2. Brad Ziegler, RHP, Marlins — Ziegler has started to pitch better and his market is starting to heat up. The Marlins are getting calls and may be willing to eat some of the remaining portion of his $9 million salary to make it happen. Ziegler offers the submarine view, which proved effective for the Red Sox in 2016. Ziegler had 11 consecutive scoreless outings heading into the weekend.
3. Adam Conley, LHP, Marlins — Conley’s 96-mile-per-hour heat is starting to attract suitors. The one question a contender would ask is whether he can do it when the heat is on. He’s a strikeout guy because of his electric stuff, but he’s pitched in noncompetitive situations in terms of being in a pennant race.
4. Clint Frazier, OF, Yankees — Teams looking to make a big deal with the Yankees may take on Frazier, but not as a primary piece, according to an NL executive. Frazier, however, “could be a good second or third piece depending upon who the trade is built around.” Frazier has a love/hate relationship with the trading world. Evaluators like his competitiveness and ability but feel he’s a bit pigheaded about instruction and they’re not sure how good he’s going to be as a full-time major leaguer.
5. Manny Machado, SS, Orioles — The subject of whether Machado would move to third in any deal he’s involved with is a “discussion point,” according to Orioles GM Dan Duquette. “But that’s up to an individual team.” It’s an interesting point. Machado is a Gold Glove third baseman and a good shortstop. His long-term future is obviously at third base, but Machado may not see it that way just yet.
6. Nathan Eovaldi, RHP, Tampa Bay — Eovaldi has drawn interest from scouts who have watched his recent outings. He was always a guy who lit up the radar gun and impressed scouts. But he’s had an injury history that has prevented him from reaching the next level. Is he good enough to be a back-end starter? Sure. And that’s why his former team, the Yankees, as well as the Brewers and Braves among others, have been watching closely.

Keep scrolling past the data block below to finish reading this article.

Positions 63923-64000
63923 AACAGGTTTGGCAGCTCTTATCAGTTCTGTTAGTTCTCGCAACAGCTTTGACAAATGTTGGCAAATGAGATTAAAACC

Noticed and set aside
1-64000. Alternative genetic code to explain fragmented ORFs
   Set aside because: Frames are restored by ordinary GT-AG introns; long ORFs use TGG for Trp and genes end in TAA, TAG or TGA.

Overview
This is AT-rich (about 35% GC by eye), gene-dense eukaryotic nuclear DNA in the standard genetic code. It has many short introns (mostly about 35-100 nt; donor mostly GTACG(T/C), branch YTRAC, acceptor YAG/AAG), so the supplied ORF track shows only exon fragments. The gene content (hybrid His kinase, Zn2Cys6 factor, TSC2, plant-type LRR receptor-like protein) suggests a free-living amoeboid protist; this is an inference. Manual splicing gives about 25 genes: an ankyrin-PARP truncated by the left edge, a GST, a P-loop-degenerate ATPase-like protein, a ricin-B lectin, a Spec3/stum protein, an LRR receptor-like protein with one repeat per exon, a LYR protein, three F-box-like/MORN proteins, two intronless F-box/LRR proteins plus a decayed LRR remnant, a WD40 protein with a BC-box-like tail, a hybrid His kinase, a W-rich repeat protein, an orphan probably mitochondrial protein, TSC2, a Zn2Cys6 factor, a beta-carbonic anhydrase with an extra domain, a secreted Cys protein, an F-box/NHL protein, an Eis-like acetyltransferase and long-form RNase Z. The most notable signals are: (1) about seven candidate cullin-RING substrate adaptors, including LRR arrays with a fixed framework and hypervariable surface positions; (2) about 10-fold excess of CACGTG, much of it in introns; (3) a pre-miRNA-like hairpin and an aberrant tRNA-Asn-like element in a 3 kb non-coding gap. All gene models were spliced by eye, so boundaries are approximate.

7. Whit Merrifield, 2B, Royals — Jackie Bradley Jr.’s teammate at the University of South Carolina is an impressive player who the Red Sox really like and who the Brewers are pursuing. But the Royals would be hesitant to move him given he’s not even arbitration eligible until 2020. The Red Sox are certainly torn about their second base situation. Dustin Pedroia is likely not coming back this year. Brock Holt and Eduardo Nunez are holding down the position and the Red Sox need to use what resources they have toward a bullpen piece. Merrifield is desirable because of his salary ($569,000), but there are second basemen aplenty out there, including Brian Dozier, Starlin Castro, Asdrubal Cabrera, and Brandon Phillips, who is working his way back in the Red Sox minor league system.
8. Hanley Ramirez, 1B/DH, free agent — Sources close to Ramirez indicate that the former Red Sox would consider signing with a new team. Ramirez had kept himself out of the game after there seemed to be initial interest in him when he was first released by Boston. Ramirez decided to take some time off and then had to fend off a phony allegation that he was part of drug investigation.
9. Jose Bautista, OF/3B, Mets — Bautista has almost an .800 OPS and despite a .219 average is back to being a power threat. “He’s done a great job for us,” said J.P. Ricciardi, who is running the Mets with John Ricco and Omar Minaya in Sandy Alderson’s absence (cancer). “He made a terrific play at third base the other night and he’s played a good outfield.” Ricciardi said he was surprised there wasn’t more action on Bautista and also said most of the interest has centered around Mets pitching — Zack Wheeler, Steven Matz, Jacob deGrom, and Noah Syndergaard.
From the Bill Chuck files — “The Padres have not been over .500 this season. In fact, the last time the Padres were over .500 was June 8, 2015.” . . . Also, “With all the talk about MLB’s overall decline in attendance, you must note that five losing teams are responsible for a two million fan drop in attendance. Miami and Toronto account for one million lost fans, and Baltimore, KC, and Pittsburgh combine for another lost million fans.” . . . Happy birthday (Saturday), Mark Brandenburg (48), John Dopson (55), Chuck Rainey (64).